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Félix de Chaumont Quitry

Félix de Chaumont Quitry

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    Preview abstract We present a method to separate speech signals from noisy environments in the embedding space of a neural audio codec. We introduce a new training procedure that allows our model to produce structured encodings of audio waveforms given by embedding vectors, where one part of the embedding vector represents the speech signal, and the rest represent the environment. We achieve this by partitioning the embeddings of different input waveforms and training the model to faithfully reconstruct audio from mixed partitions, thereby ensuring each partition encodes a separate audio attribute. As use cases, we demonstrate the separation of speech from background noise or from reverberation characteristics. Our method also allows for targeted adjustments of the audio output characteristics. View details
    Preview abstract The ultimate goal of transfer learning is to enable learning with a small amount of data, by using a strong embedding. While significant progress has been made in the visual and language domains, the speech domain does not have such a universal method. This paper presents a new representation of speech signals based on an unsupervised triplet-loss objective, which outperforms both existing state of the art and other representations on a number of transfer learning tasks in the non-semantic speech domain. The embedding is learned on a publicly available dataset, and it is tested on a variety of low-resource downstream tasks, including personalization tasks and medical domain. The model will be publicly released. View details
    Preview abstract The deployment of deep networks on mobile devices requires to efficiently use the scarce computational resources, expressed as either available memory or computing cost. When addressing multiple tasks simultaneously, it is extremely important to share resources across tasks, especially when they all consume the same input data, e.g., audio samples captured by the on-board microphones. In this paper we propose a multi-task model architecture that consists of a shared encoder and multiple task-specific adapters. During training, we learn the model parameters as well as the allocation of the task-specific additional resources across both tasks and layers. A global tuning parameter can be used to obtain different multi-task network configurations finding the desired trade-off between cost and the level of accuracy across tasks. Our results show that this solution significantly outperforms a multi-head model baseline. Interestingly, we observe that the optimal resource allocation depends on both the task intrinsic characteristics as well as on the targeted cost measure (e.g., memory or computing cost). View details
    Preview abstract We explore self-supervision as a way to learn general purpose audio representations. Specifically, we propose two self-supervised tasks: Audio2Vec, which aims at reconstructing a spectrogram slice from past and future slices and TemporalGap, which estimates the distance between two short audio segments extracted at random from the same audio clip. We evaluate how the representations learned via self-supervision transfer to different downstream tasks, either training a task-specific linear classifier on top of the pretrained embeddings, or fine-tuning a model end-to-end for each downstream task. Our results show that the representations learned with Audio2Vec transfer better than those learned by fully-supervised training on Audioset. In addition, by fine-tuning Audio2Vec representations it is possible to outperform fully-supervised models trained from scratch on each task, when limited data is available, thus improving label efficiency. View details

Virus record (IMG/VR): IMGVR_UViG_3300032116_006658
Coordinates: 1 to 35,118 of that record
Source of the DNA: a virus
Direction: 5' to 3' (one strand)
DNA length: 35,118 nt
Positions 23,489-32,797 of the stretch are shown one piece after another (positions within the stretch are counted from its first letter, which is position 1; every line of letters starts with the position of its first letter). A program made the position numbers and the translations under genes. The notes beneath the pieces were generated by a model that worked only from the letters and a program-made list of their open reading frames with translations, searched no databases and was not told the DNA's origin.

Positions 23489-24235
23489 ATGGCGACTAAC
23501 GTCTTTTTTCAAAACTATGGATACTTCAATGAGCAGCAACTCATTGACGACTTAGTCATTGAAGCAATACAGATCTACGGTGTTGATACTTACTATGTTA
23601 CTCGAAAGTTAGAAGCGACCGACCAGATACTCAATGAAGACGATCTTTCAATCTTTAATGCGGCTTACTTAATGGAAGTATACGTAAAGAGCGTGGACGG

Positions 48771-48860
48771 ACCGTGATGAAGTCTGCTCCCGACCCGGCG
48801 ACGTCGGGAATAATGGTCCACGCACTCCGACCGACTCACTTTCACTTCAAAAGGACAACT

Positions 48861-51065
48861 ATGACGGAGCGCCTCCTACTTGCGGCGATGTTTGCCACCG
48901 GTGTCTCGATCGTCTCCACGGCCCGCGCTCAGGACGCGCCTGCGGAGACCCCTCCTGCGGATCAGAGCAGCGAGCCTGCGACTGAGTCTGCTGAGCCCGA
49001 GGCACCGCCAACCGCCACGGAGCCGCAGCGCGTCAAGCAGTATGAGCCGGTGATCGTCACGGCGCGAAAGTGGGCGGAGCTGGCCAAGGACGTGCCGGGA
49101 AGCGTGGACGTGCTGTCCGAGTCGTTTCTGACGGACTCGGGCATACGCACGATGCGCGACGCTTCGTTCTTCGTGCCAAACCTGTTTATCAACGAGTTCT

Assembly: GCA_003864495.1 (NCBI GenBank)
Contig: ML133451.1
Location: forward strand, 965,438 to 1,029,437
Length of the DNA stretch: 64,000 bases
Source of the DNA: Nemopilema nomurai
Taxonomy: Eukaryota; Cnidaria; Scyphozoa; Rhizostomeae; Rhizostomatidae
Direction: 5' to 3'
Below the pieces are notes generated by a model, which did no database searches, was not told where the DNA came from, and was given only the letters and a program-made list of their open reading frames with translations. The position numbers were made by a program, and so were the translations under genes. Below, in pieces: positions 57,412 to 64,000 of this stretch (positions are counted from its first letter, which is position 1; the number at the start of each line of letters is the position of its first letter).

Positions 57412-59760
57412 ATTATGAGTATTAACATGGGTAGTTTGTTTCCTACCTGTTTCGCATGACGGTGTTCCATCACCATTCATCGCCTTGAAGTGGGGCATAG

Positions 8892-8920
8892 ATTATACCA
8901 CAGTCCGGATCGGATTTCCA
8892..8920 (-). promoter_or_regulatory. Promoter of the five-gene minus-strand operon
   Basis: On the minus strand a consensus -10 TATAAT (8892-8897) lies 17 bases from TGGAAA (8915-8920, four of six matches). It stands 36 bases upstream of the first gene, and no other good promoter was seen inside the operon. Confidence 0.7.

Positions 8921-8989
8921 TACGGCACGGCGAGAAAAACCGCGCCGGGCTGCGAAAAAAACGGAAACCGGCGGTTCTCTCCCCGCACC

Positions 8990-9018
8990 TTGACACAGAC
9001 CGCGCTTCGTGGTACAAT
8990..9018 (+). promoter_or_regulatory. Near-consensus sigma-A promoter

Preview abstract This paper describes a new technique to automatically obtain large high-quality training speech corpora for acoustic modeling. Traditional approaches select utterances based on confidence thresholds and other heuristics. We propose instead to use an ensemble approach: we transcribe each utterance using several recognizers, and only keep those on which they agree. The recognizers we use are trained on data from different dialects of the same language, and this diversity leads them to make different mistakes in transcribing speech utterances. In this work we show, however, that when they agree, this is an extremely strong signal that the transcript is correct. This allows us to produce automatically transcribed speech corpora that are superior in transcript correctness even to those manually transcribed by humans. Further more, we show that using the produced semi-supervised data sets, we can train new acoustic models which outperform those trained solely on previously available data sets. View details
    Preview abstract This paper describes a series of experiments to extend the application of Context-Dependent (CD) long short-term memory (LSTM) recurrent neural networks (RNNs) trained with Connectionist Temporal Classification (CTC) and sMBR loss. Our experiments, on a noisy, reverberant voice search task, include training with alternative pronunciations and the application to child speech recognition; combination of multiple models, and convolutional input layers. We also investigate the latency of CTC models and show that constraining forward-backward alignment in training can reduce the delay for a real-time streaming speech recognition system. Finally we investigate transferring knowledge from one network to another through alignments View details
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